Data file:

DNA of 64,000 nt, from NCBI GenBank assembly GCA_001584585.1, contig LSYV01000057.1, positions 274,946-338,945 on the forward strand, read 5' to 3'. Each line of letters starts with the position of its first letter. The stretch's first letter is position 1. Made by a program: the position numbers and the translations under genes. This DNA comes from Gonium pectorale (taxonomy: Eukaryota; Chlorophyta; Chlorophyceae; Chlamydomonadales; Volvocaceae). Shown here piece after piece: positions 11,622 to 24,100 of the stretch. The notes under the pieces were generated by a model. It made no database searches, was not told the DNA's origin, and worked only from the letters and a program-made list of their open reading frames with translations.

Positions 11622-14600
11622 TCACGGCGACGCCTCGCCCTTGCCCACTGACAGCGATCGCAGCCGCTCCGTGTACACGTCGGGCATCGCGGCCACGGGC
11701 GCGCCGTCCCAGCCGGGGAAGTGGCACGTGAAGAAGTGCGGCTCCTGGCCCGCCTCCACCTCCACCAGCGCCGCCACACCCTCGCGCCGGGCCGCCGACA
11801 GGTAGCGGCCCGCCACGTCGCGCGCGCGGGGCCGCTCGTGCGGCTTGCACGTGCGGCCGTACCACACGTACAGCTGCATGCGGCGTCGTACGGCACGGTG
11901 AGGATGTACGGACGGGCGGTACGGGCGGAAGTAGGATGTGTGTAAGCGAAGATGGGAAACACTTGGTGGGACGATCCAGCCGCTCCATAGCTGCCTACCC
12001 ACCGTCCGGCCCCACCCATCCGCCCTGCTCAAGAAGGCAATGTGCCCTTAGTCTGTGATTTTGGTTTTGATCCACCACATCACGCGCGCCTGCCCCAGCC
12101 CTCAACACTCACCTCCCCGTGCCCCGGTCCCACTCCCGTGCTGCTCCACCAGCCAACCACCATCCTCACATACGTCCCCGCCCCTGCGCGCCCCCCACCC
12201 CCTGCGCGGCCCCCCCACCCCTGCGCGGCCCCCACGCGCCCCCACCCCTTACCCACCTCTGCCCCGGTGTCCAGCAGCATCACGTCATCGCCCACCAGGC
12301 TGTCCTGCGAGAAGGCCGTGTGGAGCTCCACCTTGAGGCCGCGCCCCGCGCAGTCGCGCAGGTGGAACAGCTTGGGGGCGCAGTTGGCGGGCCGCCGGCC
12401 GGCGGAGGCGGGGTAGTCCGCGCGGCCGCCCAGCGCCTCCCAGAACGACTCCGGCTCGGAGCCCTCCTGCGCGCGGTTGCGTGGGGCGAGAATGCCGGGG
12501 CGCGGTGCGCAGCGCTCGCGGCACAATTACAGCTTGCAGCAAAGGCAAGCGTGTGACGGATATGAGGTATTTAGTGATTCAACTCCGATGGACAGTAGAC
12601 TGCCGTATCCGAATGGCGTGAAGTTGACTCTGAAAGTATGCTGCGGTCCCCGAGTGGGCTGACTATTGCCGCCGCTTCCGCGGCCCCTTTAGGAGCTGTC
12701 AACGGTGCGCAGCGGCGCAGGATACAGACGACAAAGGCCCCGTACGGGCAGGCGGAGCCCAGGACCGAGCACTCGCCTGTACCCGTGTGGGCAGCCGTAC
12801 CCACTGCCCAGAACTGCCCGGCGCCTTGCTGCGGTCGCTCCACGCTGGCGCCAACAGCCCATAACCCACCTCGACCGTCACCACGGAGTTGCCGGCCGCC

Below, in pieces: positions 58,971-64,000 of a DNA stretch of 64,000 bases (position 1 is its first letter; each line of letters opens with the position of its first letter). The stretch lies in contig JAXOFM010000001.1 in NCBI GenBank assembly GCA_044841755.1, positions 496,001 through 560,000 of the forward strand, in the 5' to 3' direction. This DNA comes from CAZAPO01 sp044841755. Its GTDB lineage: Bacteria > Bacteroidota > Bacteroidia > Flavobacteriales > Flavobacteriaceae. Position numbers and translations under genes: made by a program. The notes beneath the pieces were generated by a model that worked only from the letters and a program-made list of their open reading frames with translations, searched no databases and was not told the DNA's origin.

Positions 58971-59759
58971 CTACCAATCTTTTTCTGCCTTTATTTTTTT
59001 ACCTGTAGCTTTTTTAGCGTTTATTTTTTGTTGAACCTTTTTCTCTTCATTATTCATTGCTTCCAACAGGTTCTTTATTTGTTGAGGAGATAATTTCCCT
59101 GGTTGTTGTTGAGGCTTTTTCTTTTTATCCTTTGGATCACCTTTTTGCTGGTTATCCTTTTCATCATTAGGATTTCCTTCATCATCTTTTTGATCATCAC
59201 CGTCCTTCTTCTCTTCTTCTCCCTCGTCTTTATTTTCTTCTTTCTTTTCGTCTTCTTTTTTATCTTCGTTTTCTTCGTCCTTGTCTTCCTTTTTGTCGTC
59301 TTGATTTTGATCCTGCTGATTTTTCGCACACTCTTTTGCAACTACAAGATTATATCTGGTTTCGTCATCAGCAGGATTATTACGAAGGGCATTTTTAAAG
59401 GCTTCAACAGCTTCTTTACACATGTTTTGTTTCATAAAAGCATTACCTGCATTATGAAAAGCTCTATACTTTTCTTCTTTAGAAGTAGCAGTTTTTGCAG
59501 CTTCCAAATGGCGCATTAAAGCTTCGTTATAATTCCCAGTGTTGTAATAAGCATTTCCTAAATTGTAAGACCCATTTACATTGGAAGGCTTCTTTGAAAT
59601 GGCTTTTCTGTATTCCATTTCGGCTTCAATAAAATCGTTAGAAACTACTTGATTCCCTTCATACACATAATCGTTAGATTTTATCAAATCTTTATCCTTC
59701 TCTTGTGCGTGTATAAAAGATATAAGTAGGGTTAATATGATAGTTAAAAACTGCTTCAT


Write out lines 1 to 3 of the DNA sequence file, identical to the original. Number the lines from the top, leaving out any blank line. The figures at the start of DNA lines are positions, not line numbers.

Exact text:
DNA of 64,000 nt, from NCBI GenBank assembly GCA_001584585.1, contig LSYV01000057.1, positions 274,946-338,945 on the forward strand, read 5' to 3'. Each line of letters starts with the position of its first letter. The stretch's first letter is position 1. Made by a program: the position numbers and the translations under genes. This DNA comes from Gonium pectorale (taxonomy: Eukaryota; Chlorophyta; Chlorophyceae; Chlamydomonadales; Volvocaceae). Shown here piece after piece: positions 11,622 to 24,100 of the stretch. The notes under the pieces were generated by a model. It made no database searches, was not told the DNA's origin, and worked only from the letters and a program-made list of their open reading frames with translations.

Positions 11622-14600
11622 TCACGGCGACGCCTCGCCCTTGCCCACTGACAGCGATCGCAGCCGCTCCGTGTACACGTCGGGCATCGCGGCCACGGGC